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Hoffmann, R. A wiki for the life sciences where authorship matters. Nature Genetics (2008)

Quantitative proteomic analysis of mitochondria from primary neuron cultures treated with amyloid beta peptide.

Increasing evidence supports a role for altered mitochondrial function in the pathogenesis of neuron degeneration in Alzheimer's disease (AD). Although several studies have examined the effect of amyloid beta peptide (Abeta), on activities of individual proteins in primary neuron cultures, there have been no studies of the effects of Abeta on the mitochondrial proteome. Here, we quantitatively measured changes in mitochondrial proteins of primary rat cortical neuron cultures exposed to 25 microM Abeta(25-35) for 16 h using isotope coded affinity tag (ICAT) labeling and 2-dimensional liquid chromatography/tandem mass spectrometry (2D-LC/MS/MS) which allows simultaneous identification and quantification of cysteine-containing proteins. The analysis of enriched mitochondrial fractions identified 10 proteins including sodium/potassium-transporting ATPase, cofilin, dihydropyrimidinase, pyruvate kinase and voltage dependent anion channel 1 that were statistically significantly (P < 0.05) altered in Abeta-treated cultures. Elevations of proteins associated with energy production suggest that cells undergoing Abeta-mediated apoptosis increase synthesis of proteins essential for ATP production and efflux in an attempt to maintain metabolic function.[1]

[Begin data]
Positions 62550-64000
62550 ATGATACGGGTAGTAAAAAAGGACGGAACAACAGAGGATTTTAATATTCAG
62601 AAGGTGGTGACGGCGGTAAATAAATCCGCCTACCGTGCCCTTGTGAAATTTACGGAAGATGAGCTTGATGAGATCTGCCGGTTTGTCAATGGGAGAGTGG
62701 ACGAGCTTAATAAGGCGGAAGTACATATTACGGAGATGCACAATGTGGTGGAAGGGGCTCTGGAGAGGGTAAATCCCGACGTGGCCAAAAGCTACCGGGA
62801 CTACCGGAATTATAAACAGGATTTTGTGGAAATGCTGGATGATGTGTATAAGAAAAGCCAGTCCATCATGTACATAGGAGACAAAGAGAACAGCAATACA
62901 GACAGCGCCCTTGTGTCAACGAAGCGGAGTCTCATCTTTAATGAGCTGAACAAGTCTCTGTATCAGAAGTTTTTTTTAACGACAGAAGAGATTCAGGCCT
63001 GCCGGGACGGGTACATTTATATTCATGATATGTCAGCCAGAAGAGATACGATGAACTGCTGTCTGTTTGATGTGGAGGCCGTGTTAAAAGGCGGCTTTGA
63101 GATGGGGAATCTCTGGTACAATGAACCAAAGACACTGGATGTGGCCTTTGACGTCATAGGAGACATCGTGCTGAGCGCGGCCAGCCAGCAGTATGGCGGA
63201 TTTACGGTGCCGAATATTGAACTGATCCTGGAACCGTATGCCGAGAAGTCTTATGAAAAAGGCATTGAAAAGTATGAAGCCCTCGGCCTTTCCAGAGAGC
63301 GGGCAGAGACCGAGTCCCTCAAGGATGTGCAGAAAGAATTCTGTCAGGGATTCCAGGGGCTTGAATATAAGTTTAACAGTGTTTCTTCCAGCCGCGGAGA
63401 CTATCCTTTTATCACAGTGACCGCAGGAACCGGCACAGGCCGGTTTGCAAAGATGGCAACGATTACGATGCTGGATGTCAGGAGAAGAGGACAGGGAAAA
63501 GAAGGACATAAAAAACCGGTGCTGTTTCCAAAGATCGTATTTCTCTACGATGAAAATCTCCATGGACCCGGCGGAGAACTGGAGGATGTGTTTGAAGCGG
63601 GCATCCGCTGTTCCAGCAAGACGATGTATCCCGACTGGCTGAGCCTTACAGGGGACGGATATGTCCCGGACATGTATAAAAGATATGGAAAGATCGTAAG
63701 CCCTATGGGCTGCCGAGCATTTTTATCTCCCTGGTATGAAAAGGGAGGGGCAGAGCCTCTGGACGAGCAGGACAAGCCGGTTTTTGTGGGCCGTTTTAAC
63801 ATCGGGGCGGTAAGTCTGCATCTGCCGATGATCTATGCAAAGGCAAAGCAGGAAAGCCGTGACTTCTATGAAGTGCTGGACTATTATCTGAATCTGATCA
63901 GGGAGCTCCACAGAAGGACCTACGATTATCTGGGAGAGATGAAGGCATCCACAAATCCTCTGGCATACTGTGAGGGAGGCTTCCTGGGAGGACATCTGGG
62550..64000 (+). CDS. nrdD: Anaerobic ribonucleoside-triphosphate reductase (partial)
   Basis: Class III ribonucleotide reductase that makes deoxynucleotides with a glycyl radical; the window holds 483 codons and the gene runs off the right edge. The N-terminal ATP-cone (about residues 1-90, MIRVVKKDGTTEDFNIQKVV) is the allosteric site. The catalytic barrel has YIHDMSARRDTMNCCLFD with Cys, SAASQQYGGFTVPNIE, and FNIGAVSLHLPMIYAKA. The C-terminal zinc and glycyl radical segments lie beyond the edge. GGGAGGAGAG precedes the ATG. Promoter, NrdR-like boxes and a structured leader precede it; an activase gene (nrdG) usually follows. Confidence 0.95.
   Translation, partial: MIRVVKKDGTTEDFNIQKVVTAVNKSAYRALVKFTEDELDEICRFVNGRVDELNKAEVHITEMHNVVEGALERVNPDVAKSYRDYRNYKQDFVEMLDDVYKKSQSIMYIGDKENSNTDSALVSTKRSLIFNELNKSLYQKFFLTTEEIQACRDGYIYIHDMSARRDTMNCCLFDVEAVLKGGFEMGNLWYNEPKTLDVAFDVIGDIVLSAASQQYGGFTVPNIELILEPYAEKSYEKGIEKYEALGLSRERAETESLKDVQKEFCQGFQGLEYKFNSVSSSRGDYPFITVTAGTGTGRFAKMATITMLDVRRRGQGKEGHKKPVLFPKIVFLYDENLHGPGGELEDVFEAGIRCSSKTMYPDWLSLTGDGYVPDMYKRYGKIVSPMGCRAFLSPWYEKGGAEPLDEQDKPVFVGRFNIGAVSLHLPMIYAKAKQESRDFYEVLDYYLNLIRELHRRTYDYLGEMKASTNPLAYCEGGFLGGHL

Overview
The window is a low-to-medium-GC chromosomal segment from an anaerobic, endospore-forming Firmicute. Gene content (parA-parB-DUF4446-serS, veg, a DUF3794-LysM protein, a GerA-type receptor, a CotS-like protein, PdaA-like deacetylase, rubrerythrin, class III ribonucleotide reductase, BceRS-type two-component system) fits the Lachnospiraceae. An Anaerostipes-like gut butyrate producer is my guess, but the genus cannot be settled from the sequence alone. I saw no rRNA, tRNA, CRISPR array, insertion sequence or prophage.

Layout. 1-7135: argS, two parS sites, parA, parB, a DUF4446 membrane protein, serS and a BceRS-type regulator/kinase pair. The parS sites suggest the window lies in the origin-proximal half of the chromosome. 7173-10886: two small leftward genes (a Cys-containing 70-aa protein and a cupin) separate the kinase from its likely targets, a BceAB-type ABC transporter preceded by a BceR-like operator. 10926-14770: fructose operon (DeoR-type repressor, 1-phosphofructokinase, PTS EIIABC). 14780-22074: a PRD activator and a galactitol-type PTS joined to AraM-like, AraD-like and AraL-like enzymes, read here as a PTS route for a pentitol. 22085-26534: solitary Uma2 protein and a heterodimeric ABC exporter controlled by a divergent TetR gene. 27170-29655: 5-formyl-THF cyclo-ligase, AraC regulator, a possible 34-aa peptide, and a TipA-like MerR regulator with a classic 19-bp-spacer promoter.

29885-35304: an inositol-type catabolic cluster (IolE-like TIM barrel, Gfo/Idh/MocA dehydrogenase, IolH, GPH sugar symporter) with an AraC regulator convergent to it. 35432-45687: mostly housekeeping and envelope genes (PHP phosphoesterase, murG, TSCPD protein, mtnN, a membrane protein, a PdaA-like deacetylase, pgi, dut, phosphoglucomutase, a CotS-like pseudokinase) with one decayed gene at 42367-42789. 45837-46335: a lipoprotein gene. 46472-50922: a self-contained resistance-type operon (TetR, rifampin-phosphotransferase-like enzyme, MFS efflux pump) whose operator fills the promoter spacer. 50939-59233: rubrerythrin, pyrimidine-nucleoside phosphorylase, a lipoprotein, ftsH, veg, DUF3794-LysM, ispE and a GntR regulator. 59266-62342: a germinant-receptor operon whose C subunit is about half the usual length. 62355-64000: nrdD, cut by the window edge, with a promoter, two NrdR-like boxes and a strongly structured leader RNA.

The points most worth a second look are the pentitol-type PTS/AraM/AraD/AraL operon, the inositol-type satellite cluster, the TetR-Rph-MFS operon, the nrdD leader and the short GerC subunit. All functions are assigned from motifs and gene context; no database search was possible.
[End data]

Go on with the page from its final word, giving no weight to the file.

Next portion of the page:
1. Quantitative proteomic analysis of mitochondria from primary neuron cultures treated with amyloid beta peptide. Lovell, M.A., Xiong, S., Markesbery, W.R., Lynn, B.C. Neurochem. Res. (2005) [Pubmed]
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